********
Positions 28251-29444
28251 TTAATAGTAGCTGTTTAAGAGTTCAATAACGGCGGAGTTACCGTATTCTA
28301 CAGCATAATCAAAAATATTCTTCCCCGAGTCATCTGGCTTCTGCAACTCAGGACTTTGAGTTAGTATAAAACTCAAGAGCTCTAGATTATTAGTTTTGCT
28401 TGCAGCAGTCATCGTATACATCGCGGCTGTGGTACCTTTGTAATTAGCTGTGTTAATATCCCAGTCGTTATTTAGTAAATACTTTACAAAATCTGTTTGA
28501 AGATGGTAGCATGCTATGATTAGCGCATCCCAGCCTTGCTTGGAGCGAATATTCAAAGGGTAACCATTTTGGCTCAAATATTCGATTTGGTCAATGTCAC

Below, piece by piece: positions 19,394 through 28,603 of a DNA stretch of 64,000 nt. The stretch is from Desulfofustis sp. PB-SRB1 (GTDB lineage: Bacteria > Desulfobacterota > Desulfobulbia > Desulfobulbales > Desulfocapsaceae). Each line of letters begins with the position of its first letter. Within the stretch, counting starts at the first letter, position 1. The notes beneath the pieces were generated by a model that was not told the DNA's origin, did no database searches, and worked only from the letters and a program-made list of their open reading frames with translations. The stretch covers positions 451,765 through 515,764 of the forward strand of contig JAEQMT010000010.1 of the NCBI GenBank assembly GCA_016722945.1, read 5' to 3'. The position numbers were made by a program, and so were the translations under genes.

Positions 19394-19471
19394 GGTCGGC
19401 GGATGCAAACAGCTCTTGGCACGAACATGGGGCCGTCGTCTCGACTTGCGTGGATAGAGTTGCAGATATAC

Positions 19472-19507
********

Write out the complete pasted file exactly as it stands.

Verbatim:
Positions 28251-29444
28251 TTAATAGTAGCTGTTTAAGAGTTCAATAACGGCGGAGTTACCGTATTCTA
28301 CAGCATAATCAAAAATATTCTTCCCCGAGTCATCTGGCTTCTGCAACTCAGGACTTTGAGTTAGTATAAAACTCAAGAGCTCTAGATTATTAGTTTTGCT
28401 TGCAGCAGTCATCGTATACATCGCGGCTGTGGTACCTTTGTAATTAGCTGTGTTAATATCCCAGTCGTTATTTAGTAAATACTTTACAAAATCTGTTTGA
28501 AGATGGTAGCATGCTATGATTAGCGCATCCCAGCCTTGCTTGGAGCGAATATTCAAAGGGTAACCATTTTGGCTCAAATATTCGATTTGGTCAATGTCAC

Below, piece by piece: positions 19,394 through 28,603 of a DNA stretch of 64,000 nt. The stretch is from Desulfofustis sp. PB-SRB1 (GTDB lineage: Bacteria > Desulfobacterota > Desulfobulbia > Desulfobulbales > Desulfocapsaceae). Each line of letters begins with the position of its first letter. Within the stretch, counting starts at the first letter, position 1. The notes beneath the pieces were generated by a model that was not told the DNA's origin, did no database searches, and worked only from the letters and a program-made list of their open reading frames with translations. The stretch covers positions 451,765 through 515,764 of the forward strand of contig JAEQMT010000010.1 of the NCBI GenBank assembly GCA_016722945.1, read 5' to 3'. The position numbers were made by a program, and so were the translations under genes.

Positions 19394-19471
19394 GGTCGGC
19401 GGATGCAAACAGCTCTTGGCACGAACATGGGGCCGTCGTCTCGACTTGCGTGGATAGAGTTGCAGATATAC

Positions 19472-19507